FFL launches Truth, Racial Healing & Transformation process in Baton Rouge and New Orleans

Lousiana’s

TRHT is a comprehensive, national and community-based process to plan for and bring about transformational and sustainable change, and to address the historic and contemporary effects of racism. It was initiated in January 2016 with a year-long design phase and builds upon and complements the Kellogg Foundation’s decades-long commitment to advancing racial equity and racial healing throughout the United States.

FOR IMMEDIATE RELEASE

CONTACT: David Lee Simmons, dsimmons@foundationforlouisiana.org; 504.352.2539

New Orleans, LA — Foundation for Louisiana (FFL) has launched its Truth, Racial Healing & Transformation (TRHT) effort in Baton Rouge and New Orleans with support from the W.K. Kellogg Foundation. The two cities were among 14 different places selected for grant support across the United States. Kellogg has committed $3 million over three years, with more than a third of the amount dedicated as matching funds to develop permanent resources to support TRHT work for the long term.

TRHT is a comprehensive, national and community-based process to plan for and bring about transformational and sustainable change, and to address the historic and contemporary effects of racism. It was initiated in January 2016 with a year-long design phase and builds upon and complements the Kellogg Foundation’s decades-long commitment to advancing racial equity and racial healing throughout the United States.

“Foundation for Louisiana’s origins were deeply rooted in the belief that racial equity and inclusion represent the best opportunity to strengthen Louisiana communities and people. More than 11 years later, we find evidence that this work remains the most critical before us. We believe that enduring, authentic change is largely rooted in expanding the ranks of those of us who truly value the worth of each person, across races,” said FFL President and CEO Flozell Daniels, Jr. “Foundation for Louisiana, with the Kellogg Foundation’s support, is proud to serve a group of resident leaders across these cities to develop practices that move us forward to tell important truths, expand on racial healing practices and frame enduring opportunities to transform the socioeconomic fabric of our region. Our thesis is that without this work, our efforts to move into the momentous 2018 tricentennial in New Orleans with a bold and courageous vision for the next 300 years will falter; as will efforts to mount a successful future for public safety, justice reform and flood recovery in Baton Rouge. Ensuring the entire city/region participates in crafting a truthful narrative, engages in democracy to the fullest extent and is part of the local economy is critical to strengthening our communities and achieving successful outcomes that serve the interest of everyone.”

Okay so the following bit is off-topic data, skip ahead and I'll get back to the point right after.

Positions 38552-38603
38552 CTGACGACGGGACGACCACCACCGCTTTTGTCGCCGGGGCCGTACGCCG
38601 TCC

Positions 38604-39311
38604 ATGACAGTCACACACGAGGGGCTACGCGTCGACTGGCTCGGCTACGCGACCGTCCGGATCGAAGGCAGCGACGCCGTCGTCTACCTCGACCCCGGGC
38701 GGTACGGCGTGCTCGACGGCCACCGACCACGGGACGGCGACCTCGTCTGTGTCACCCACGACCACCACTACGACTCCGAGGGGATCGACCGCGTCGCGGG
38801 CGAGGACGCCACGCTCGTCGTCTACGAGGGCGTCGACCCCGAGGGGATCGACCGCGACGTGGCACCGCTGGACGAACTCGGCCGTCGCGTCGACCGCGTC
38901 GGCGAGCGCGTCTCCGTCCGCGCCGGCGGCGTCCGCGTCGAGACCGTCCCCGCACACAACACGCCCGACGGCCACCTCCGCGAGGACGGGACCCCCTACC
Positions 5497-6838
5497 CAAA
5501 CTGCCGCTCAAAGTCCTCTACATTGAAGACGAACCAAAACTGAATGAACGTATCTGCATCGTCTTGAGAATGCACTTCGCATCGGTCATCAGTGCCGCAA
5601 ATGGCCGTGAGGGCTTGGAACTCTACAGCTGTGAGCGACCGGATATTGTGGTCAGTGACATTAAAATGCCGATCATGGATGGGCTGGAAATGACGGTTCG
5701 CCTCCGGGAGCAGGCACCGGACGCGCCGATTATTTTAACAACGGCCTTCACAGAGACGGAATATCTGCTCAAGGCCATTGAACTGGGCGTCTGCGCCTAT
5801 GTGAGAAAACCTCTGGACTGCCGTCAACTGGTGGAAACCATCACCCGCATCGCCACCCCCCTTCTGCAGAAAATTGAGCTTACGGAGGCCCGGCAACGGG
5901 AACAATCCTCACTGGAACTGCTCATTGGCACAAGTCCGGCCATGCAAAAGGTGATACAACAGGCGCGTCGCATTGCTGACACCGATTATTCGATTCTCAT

“If our country aspires to be a place where all children can thrive, where equal value of all human beings is the foundation for our society, then we must jettison racial hierarchy and replace it with the capacity to see ourselves in one another and transform the structural and systematic manifestations of this devastating belief,” said Dr. Gail Christopher, WKKF’s senior advisor and vice president for TRHT. “The TRHT is a community-driven vehicle for transforming the country and we are pleased that Baton Rouge and New Orleans have committed to do this work.”

A primary focus of the TRHT process and framework will be jettisoning the deeply held, and often unconscious, beliefs that undergird racism – the main one being the belief in a “hierarchy of human value.” This belief, which has fueled racism and conscious and unconscious bias throughout American culture, is the perception of a person’s or group’s inferiority or superiority based on physical characteristics, the color of their skin, ethnicity or place of origin.